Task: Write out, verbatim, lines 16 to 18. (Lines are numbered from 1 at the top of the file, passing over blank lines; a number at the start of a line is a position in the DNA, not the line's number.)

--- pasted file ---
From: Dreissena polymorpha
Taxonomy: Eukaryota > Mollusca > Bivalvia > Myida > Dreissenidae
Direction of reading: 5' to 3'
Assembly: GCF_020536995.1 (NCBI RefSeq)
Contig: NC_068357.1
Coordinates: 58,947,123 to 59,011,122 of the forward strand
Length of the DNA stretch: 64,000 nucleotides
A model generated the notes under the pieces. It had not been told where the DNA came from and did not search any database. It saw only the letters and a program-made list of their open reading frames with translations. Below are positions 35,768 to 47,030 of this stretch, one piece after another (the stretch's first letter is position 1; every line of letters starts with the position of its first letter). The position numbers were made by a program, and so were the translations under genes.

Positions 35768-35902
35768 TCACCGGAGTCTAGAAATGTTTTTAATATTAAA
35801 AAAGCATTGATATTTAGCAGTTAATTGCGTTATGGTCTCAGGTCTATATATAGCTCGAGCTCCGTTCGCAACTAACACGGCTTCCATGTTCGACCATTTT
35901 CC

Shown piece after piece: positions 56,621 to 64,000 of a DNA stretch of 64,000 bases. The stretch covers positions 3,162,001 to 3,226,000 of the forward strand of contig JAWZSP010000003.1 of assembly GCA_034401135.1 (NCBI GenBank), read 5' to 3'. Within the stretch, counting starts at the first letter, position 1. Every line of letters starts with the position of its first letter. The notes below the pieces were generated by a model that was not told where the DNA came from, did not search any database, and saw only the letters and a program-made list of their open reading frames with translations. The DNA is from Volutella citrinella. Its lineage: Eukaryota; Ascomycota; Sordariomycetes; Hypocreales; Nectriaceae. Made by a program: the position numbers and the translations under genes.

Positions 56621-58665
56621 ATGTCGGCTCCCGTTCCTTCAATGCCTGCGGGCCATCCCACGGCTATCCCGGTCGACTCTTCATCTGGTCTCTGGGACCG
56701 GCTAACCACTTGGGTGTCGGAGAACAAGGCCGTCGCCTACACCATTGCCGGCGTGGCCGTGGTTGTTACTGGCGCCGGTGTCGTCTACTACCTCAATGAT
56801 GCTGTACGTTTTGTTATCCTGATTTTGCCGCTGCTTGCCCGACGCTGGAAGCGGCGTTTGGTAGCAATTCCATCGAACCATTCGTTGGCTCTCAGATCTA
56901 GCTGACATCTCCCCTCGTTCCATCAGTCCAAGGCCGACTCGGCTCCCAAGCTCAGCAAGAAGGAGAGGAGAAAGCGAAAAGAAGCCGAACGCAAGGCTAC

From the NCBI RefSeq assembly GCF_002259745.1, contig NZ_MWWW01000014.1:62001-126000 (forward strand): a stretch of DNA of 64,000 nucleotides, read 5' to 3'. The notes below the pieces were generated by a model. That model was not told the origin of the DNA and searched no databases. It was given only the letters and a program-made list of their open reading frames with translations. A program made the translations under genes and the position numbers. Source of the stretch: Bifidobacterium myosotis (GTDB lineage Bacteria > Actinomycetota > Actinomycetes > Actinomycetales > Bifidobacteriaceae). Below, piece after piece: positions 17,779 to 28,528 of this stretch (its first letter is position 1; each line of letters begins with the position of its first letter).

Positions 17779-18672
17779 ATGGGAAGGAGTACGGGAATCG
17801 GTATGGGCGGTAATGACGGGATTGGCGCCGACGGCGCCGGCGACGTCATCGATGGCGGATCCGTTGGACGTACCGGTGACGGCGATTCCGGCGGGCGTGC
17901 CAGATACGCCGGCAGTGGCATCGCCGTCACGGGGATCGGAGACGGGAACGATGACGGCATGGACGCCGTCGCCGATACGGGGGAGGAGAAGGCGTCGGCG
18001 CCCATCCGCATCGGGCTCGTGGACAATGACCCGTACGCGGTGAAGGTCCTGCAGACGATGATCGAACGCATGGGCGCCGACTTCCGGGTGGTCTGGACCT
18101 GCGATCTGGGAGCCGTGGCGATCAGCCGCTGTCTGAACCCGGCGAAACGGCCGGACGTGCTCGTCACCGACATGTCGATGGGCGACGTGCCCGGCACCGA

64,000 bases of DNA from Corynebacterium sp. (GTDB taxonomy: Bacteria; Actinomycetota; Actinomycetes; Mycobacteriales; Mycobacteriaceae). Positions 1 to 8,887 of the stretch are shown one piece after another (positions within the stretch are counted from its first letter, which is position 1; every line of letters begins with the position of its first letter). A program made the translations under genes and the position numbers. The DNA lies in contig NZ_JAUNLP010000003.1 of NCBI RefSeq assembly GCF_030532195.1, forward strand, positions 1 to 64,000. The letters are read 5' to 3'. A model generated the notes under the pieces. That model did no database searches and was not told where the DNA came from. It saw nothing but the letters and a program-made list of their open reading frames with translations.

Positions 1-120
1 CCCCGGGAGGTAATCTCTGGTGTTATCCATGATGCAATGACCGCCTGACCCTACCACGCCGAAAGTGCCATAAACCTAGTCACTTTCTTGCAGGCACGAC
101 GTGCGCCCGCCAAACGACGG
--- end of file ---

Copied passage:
56701 GCTAACCACTTGGGTGTCGGAGAACAAGGCCGTCGCCTACACCATTGCCGGCGTGGCCGTGGTTGTTACTGGCGCCGGTGTCGTCTACTACCTCAATGAT
56801 GCTGTACGTTTTGTTATCCTGATTTTGCCGCTGCTTGCCCGACGCTGGAAGCGGCGTTTGGTAGCAATTCCATCGAACCATTCGTTGGCTCTCAGATCTA
56901 GCTGACATCTCCCCTCGTTCCATCAGTCCAAGGCCGACTCGGCTCCCAAGCTCAGCAAGAAGGAGAGGAGAAAGCGAAAAGAAGCCGAACGCAAGGCTAC